However, the 40% reduction in prostate cancer mortality in the United States since 1992 may be due to use of PSA. Results published recently from a Swedish population-based trial that was part of the larger ERSPC study, the Göteborg study, suggested that PSA screening for prostate cancer reduced prostate cancer-specific mortality by approximately 50%, a rate similar to the overall reduction that has occurred in the United States.
In 2010, the NCCN Guidelines established a new “very low risk” category that incorporated the strictest Epstein criteria from all definitions for clinically insignificant prostate cancer and recommended active surveillance as the sole initial treatment for men who meet these criteria and have a life expectancy of more than 20 years. Men with low risk prostate cancer and a life expectancy of less than 10 years should also be recommended for active surveillance.
In the updated 2011 NCCN Guidelines, active surveillance monitoring was made more rigorous for men in the very low risk category. For those with a life expectancy of less than 20 years, PSA must be measured at least every 6 months, a prostate exam must be performed at least every 12 months, and repeat prostate biopsies should be considered as often as every 12 months.
Dr. Mohler noted that there are several conundrums related to active surveillance that complicate the issue further, including over-treatment rates, clinical risks associated with prostate biopsies, and differing criteria for active surveillance and disease progression in large clinical series, all of which need to be taken into consideration when making treatment decisions.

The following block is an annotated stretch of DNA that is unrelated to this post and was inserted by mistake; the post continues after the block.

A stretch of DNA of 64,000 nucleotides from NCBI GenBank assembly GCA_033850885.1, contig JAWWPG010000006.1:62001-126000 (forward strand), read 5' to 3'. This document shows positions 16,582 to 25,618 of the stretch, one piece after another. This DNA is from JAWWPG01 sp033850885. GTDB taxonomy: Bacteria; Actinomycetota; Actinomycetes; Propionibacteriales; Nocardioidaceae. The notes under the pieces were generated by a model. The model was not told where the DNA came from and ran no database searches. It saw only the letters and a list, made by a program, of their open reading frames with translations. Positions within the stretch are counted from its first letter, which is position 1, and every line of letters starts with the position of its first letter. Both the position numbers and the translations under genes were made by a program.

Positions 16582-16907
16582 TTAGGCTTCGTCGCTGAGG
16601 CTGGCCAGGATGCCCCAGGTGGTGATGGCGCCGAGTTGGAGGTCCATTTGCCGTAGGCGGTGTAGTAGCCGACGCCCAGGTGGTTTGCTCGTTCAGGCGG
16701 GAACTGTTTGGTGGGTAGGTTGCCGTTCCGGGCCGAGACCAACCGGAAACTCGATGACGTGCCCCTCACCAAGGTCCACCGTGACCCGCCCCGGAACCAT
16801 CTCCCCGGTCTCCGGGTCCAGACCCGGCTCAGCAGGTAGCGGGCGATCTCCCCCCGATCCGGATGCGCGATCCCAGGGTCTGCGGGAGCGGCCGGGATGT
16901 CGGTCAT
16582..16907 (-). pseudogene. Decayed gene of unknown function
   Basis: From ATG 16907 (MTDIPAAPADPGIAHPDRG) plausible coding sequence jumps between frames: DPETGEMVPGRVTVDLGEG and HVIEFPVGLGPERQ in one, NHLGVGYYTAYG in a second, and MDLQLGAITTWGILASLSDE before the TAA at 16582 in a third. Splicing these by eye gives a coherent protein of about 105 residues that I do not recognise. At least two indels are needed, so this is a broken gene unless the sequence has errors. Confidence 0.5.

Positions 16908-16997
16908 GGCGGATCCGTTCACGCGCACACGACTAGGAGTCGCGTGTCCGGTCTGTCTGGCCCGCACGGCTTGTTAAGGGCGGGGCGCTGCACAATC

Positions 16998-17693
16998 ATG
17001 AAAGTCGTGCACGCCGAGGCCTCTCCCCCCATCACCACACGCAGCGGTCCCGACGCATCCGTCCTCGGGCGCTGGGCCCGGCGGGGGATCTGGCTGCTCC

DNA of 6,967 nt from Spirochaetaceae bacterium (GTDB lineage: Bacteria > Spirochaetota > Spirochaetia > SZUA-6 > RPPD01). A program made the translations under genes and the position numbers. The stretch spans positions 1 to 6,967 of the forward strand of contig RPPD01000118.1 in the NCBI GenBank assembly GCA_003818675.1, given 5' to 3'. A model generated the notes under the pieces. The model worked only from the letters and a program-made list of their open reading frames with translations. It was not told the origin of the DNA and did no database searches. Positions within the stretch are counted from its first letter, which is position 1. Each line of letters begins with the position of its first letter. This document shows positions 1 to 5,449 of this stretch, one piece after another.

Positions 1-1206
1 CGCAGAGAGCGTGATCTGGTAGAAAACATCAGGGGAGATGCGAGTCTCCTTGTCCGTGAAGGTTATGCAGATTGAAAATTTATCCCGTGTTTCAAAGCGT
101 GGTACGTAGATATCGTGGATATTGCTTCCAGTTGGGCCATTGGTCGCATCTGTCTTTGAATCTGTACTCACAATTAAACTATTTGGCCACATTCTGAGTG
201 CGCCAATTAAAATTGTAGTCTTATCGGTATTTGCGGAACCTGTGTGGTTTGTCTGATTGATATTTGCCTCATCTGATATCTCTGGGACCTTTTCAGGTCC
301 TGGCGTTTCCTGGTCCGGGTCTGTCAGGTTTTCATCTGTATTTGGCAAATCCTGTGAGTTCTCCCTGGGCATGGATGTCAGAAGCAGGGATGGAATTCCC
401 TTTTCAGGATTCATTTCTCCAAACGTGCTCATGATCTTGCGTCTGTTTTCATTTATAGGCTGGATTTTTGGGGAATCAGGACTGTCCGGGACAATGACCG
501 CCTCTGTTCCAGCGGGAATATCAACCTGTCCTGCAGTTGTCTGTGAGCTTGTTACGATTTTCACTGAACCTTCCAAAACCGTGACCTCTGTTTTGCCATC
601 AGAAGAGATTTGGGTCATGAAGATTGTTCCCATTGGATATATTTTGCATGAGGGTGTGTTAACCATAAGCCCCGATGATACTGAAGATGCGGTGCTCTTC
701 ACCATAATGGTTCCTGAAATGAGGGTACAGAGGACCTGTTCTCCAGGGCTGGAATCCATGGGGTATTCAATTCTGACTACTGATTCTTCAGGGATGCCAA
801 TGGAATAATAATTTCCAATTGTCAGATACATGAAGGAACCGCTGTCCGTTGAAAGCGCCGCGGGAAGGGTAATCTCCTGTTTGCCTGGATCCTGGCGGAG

“Ultimately, this decision must be based on careful individualized weighting of a number of factors and is an option that needs to be thoroughly discussed with the patient and all of his physicians. Clearly, more clinical research is necessary to better inform decision-making,” said Dr. Mohler.
Another significant update to the NCCN Guidelines includes the addition of sipuleucel-T as an immunotherapy option for asymptomatic or minimally symptomatic castration-recurrent metastatic prostate cancer. A recent clinical trial showed that sipuleucel-T extends the median survival of men with advanced prostate cancer who were treated with the drug.
“The NCCN Guidelines have been modified to include sipuleucel-T as a category 1 recommendation that is appropriate as salvage treatment for patients with castration-recurrent prostate cancer who have minimally symptomatic disease, an ECOG performance score of 0 or 1, and a life expectancy of at least 6 months,” noted Dr. Mohler.
The updated NCCN Guidelines also include cabazitaxel as a new second-line option for men with castration-recurrent metastatic prostate cancer who fail docetaxel. The recommendation was added following a clinical trial showing a 30% risk reduction of death for those treated with cabazitaxel compared to mitoxantrone.
“The addition of both of these therapies into the NCCN Guidelines represents a significant advancement in the care of men with advanced prostate cancer,” said Dr. Mohler.
Lastly, denosumab has been added to the NCCN Guidelines as an alternative to zoledronic acid for the prevention of skeletal-related events.
“In men with castration-recurrent prostate cancer who have bone metastases, denosumab was shown superior to zoledronic acid in preventing disease-related skeletal complications, which include fracture, spinal cord compression, or the need for surgery or radiation therapy to bone,” said Dr. Mohler.
However, he noted that the choice of which agent to use should depend upon several variables, including underlying comorbidities and whether the patient has been treated with zoledronic acid.